Welcome to Hong Kong Observatory's Satellite Image Gallery!
Here, you can find images of significant weather events and interesting phenomena captured by satellites (GMS, NOAA, FY-1 and EOS satellites) over the Asia-Pacific region. The topics include calamities such as typhoons and severe floods, as well as other interesting phenomena such as fog banks and hill fires. Members of the public may recall the 4 direct hits by tropical cyclones in 1999 and the record rainfall of 3,343.0 mm as recently as 1997, with damage amounting to hundreds of million dollars or more. In addition to the purpose of public education, this gallery aims at heightening public awareness towards disaster preparedness.
The images are specially enhanced by the Hong Kong Observatory for your viewing. The enhancement is done by assigning different colours (red, blue or green) to images taken by different frequency channels on the satellite. These images are then suitably combined to bring out features of interest. The resulting composite image is called a 'false colour image'. Please see Notes for the advanced reader.
|Fair weather cumulus along coast of Guangdong
||28 October 2004
||This is a high-resolution image captured by an Earth Observing System (EOS) satellite on 28 October 2004.|
||7 March 2003
||A sharp edge of cloud marking the location of a southward-moving cold front.|
||15 January 2003
||Vortex street appearing downwind of Cheju Island under wintry prevailing winds.|
|Fengyun-1D satellite image
||15 August 2002
||The first Fengyun-1D satellite image received by the Hong Kong Observatory.|
||18 June 2002
||Reflection of sunlight over a relatively calm sea.|
||8 January 2002
||Under the influence of easterly winds, Fohn effect appeared over Luzon, the Philippines.|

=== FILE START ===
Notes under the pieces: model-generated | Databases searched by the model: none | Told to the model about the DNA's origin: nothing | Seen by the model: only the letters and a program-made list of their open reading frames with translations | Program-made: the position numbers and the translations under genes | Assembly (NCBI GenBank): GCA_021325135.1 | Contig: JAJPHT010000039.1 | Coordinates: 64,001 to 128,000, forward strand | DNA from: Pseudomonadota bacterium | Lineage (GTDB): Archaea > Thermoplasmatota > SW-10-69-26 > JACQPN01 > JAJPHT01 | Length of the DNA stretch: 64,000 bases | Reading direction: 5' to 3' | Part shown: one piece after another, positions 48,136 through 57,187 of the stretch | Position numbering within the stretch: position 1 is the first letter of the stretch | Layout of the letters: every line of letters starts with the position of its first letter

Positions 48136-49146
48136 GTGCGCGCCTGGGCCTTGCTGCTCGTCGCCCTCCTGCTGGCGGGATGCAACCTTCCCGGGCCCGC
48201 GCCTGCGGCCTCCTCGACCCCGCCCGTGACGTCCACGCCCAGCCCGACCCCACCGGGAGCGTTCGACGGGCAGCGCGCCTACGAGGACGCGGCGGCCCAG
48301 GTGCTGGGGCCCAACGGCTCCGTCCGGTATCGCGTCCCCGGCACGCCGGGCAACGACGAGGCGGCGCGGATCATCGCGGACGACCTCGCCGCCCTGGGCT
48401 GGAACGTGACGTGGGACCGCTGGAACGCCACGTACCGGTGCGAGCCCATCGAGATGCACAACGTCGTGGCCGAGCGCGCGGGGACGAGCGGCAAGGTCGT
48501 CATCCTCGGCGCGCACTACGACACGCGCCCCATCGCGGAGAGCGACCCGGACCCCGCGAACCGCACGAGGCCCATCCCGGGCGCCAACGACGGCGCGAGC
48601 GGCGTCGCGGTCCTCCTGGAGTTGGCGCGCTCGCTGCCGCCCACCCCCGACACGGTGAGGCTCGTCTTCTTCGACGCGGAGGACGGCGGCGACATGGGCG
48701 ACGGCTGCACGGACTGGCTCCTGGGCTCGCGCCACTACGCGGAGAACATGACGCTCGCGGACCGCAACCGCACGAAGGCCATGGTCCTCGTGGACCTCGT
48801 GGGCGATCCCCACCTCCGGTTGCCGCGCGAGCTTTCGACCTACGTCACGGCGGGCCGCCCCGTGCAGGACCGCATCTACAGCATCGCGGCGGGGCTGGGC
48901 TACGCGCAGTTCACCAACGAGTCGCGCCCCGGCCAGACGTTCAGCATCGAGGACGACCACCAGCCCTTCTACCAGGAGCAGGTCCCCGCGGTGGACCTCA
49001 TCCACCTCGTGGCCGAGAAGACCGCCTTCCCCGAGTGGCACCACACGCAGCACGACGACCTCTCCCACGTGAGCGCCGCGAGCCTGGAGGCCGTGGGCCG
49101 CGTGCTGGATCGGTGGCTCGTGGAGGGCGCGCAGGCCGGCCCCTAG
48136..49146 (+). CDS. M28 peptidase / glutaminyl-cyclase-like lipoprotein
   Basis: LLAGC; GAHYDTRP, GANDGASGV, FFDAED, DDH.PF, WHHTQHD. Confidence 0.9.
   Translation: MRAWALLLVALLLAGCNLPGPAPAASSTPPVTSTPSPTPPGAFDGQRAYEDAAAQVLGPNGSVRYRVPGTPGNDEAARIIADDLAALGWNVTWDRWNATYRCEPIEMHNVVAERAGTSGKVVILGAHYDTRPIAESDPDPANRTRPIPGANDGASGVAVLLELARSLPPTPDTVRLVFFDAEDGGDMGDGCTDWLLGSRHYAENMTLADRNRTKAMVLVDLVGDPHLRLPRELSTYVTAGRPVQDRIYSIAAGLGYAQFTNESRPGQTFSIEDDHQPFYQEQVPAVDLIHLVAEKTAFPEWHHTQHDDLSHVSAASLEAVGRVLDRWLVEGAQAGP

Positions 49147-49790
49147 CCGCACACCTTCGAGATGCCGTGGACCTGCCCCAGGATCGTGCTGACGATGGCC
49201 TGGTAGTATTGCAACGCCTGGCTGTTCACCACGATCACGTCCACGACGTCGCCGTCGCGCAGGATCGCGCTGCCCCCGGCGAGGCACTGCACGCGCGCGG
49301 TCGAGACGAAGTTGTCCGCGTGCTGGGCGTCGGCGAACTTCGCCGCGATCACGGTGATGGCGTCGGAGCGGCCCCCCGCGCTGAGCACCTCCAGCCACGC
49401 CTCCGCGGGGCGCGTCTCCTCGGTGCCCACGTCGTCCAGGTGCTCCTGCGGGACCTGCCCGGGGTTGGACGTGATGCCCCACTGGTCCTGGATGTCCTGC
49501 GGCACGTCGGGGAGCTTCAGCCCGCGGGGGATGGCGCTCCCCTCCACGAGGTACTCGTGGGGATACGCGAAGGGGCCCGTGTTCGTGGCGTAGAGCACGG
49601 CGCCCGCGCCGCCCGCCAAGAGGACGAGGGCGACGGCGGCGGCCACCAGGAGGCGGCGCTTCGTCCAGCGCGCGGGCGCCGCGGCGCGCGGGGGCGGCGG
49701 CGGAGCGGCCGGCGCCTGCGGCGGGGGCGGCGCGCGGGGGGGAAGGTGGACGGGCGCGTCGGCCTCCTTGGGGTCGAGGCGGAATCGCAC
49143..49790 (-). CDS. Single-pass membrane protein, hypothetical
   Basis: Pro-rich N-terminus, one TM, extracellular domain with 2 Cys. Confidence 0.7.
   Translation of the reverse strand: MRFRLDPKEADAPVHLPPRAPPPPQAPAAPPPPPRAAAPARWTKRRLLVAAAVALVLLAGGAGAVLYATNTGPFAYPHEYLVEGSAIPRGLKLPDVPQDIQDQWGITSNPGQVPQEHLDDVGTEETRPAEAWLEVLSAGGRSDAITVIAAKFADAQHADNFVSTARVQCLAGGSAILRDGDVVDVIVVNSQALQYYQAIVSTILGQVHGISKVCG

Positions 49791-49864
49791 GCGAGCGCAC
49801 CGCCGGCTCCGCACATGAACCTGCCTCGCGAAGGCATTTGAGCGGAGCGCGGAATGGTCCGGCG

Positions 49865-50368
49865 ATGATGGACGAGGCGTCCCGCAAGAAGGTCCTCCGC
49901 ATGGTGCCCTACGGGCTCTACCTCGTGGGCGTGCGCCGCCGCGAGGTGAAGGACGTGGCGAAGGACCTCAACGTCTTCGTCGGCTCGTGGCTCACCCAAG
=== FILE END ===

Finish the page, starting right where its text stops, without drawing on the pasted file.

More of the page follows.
||22 October 2001
||Condensation trails (contrails) produced by aircraft. |
|Urban development around the Pearl River Estuary
||15 October 2001
||Extensive urban development witnessed around the Pearl River Estuary areas. |
- GMS-5, which stands for Geostationary Meteorological Satellite 5, is operated by the Japan Meteorological Agency. It is located above the Equator at longitude 140oE, and some 35,800 km away. As it follows the Earth's rotation closely, it is stationary relative to the Earth's surface (hence the name 'geostationary'). This enables it to view, and obtain images of, the same part of the Earth all the time.
- NOAA and FY-1 satellites are polar-orbiting meteorological satellites which are operated by the US National Oceanic and Atmospheric Administration and the China Meteorological Administration respectively. They revolve around the Earth along paths roughly passing over the poles. As they move, they obtain images of different parts of the Earth. One to two images are normally received in Hong Kong from each satellite every day. Orbiting at several hundred kilometres aloft, these satellites are closer to the Earth than geostationary ones and thus produce images of higher resolution.
- Terra and Aqua are polar-orbiting satellites of the Earth Observing System (EOS) operated by the U.S. National Aeronautics and Space Administration (NASA). They revolve around the Earth along paths passing over the polar region. As they move, they take pictures of different parts of the Earth. Two images are normally received in Hong Kong from each satellite every day.
Notes for the advanced reader